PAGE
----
Author: Saira Zulfiqar
Is CBD the Next Antibiotic?
Disclaimer: This is not another click-baitey article about the miracles of CBD, jumping on the bandwagon of exaggerating the benefits, but a look into how the science behind antibiotics and CBD works. If there are any similarities – backed by science – between antibiotics and CBD to an extent that the latter surpasses its efficacy more than the former, we hope the reader benefits from our effort.
So let’s begin by first understanding why and how human beings stumbled across the medicinal benefits of antibiotics and CBD. Although CBD’s parent plant – cannabis – has been in use for centuries specifically for its medicinal effects, antibiotics also have existed in one form or the other for millennia to treat infections.
History of Medicine – from Cannabis to Antibiotics
For any substance to be considered an official ‘medicine’, one needs to be rigorously experimented with consistent results and proven by research. In that regard, cannabis predated antibiotics in being used as a medicine for almost a century.
· Cannabis’s Medicinal Properties
Cannabis has a long history of being a key ingredient in Chinese medicine. Some say it goes as back as 2000 years, with some evidence claiming even 5000 years ago with the Romanian’s using cannabis plant as medicine. Others still question the consistent efficacy of the ancient plant especially in today’s advanced pharmacology and taxonomy.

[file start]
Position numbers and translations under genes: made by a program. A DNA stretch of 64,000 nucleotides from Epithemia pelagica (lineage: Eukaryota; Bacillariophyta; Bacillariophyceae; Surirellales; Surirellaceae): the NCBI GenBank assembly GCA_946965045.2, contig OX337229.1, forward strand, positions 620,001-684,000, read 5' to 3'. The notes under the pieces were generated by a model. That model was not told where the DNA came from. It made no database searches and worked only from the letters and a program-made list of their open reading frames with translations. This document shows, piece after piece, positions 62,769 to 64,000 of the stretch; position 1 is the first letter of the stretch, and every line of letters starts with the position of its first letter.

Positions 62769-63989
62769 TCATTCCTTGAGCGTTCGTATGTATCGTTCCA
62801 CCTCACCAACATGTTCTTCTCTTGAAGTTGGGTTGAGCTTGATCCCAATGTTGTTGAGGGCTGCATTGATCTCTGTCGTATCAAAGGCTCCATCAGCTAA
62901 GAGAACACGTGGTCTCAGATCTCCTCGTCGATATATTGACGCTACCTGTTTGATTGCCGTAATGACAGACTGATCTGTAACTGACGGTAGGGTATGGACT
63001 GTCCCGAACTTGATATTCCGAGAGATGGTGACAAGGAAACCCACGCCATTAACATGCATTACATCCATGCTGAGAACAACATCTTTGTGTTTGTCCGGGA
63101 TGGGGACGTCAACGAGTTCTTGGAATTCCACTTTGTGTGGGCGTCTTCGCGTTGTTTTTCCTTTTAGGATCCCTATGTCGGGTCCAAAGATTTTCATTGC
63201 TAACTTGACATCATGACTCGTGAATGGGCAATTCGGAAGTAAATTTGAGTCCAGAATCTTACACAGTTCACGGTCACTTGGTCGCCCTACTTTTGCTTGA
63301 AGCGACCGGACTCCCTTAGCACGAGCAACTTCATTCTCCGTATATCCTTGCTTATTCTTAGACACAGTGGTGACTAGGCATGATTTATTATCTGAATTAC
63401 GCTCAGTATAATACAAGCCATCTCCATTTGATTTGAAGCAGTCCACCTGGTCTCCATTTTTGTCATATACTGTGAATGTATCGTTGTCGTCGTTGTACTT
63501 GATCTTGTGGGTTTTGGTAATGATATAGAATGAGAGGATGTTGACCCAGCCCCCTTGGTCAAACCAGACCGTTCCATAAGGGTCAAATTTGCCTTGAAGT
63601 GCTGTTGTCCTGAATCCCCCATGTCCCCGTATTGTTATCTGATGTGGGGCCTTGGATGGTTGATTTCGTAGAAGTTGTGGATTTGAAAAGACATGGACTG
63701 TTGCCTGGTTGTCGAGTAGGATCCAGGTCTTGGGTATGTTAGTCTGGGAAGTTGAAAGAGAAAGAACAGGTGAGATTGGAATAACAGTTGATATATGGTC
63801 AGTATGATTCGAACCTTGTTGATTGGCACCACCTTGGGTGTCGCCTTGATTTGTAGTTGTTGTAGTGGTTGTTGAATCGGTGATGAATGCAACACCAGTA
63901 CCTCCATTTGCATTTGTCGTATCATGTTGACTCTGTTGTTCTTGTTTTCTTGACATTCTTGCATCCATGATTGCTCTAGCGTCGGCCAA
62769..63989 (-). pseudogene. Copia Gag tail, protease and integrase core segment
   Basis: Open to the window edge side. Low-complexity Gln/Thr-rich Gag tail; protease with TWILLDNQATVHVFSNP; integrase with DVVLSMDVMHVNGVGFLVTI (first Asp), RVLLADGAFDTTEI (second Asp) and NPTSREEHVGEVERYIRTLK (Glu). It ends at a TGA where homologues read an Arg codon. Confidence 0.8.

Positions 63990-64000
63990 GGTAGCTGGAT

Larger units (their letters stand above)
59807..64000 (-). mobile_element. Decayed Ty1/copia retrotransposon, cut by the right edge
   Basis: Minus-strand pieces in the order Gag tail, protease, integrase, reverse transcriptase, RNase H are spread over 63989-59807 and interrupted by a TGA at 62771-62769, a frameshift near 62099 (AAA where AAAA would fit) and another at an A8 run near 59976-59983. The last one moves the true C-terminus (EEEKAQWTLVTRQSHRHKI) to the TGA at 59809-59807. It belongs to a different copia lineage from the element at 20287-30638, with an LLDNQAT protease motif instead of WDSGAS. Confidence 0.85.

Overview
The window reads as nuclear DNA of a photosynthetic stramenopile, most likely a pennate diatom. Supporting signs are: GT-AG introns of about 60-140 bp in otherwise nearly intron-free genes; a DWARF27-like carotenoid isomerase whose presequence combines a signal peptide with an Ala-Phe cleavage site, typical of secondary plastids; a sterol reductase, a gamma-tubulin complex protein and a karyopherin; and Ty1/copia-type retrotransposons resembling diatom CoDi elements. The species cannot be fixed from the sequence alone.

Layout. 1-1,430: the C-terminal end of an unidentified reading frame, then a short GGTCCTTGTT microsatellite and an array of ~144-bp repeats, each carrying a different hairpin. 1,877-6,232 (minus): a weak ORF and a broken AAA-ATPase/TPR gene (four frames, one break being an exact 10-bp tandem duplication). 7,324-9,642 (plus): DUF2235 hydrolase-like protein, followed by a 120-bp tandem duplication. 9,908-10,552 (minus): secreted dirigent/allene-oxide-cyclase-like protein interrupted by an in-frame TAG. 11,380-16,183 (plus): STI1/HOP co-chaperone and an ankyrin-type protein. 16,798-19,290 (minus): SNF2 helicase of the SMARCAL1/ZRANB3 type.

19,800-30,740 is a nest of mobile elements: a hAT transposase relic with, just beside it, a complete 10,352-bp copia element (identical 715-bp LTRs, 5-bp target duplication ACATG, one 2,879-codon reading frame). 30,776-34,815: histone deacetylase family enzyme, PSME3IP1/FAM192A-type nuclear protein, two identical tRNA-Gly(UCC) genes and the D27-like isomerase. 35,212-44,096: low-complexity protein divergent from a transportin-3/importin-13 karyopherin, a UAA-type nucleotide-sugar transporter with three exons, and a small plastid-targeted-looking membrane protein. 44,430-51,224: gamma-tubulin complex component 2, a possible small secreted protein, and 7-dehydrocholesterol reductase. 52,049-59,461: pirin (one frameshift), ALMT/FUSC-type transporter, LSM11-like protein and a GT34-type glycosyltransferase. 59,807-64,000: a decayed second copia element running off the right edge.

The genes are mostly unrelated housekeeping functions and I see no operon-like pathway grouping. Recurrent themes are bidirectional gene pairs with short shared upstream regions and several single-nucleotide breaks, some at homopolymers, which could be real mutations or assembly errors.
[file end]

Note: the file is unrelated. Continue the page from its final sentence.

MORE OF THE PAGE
Still, there is enough evidence that Chinese healers used to incorporate cannabis as food, fiber, and a pain relief agent for numerous ailments. This was a purely CBD-induced effect. Chinese also used the more hallucinogenic properties of THC for mental illnesses but there is no relevant Chinese medicine literature found translated into any Western language.
For the Western world, it was in the 1830s that an Irish doctor, Sir William Brooke O’Shaughnessy, found the cannabis extracts while studying in India. He discovered that the indigenous plant was very effective in reducing inflammation, stomach pain, nausea, and treating cholera among other diseases.
Since 1970, cannabis has been categorized as a Schedule 1 controlled substance under the United States Drug Enforcement Agency’s Comprehensive Drug Abuse Prevention and Control Act. Ironically still, cannabis is the most widely cultivated and abused drug in the world, with 2.5% of the world population consuming cannabis annually, according to the World Health Organization.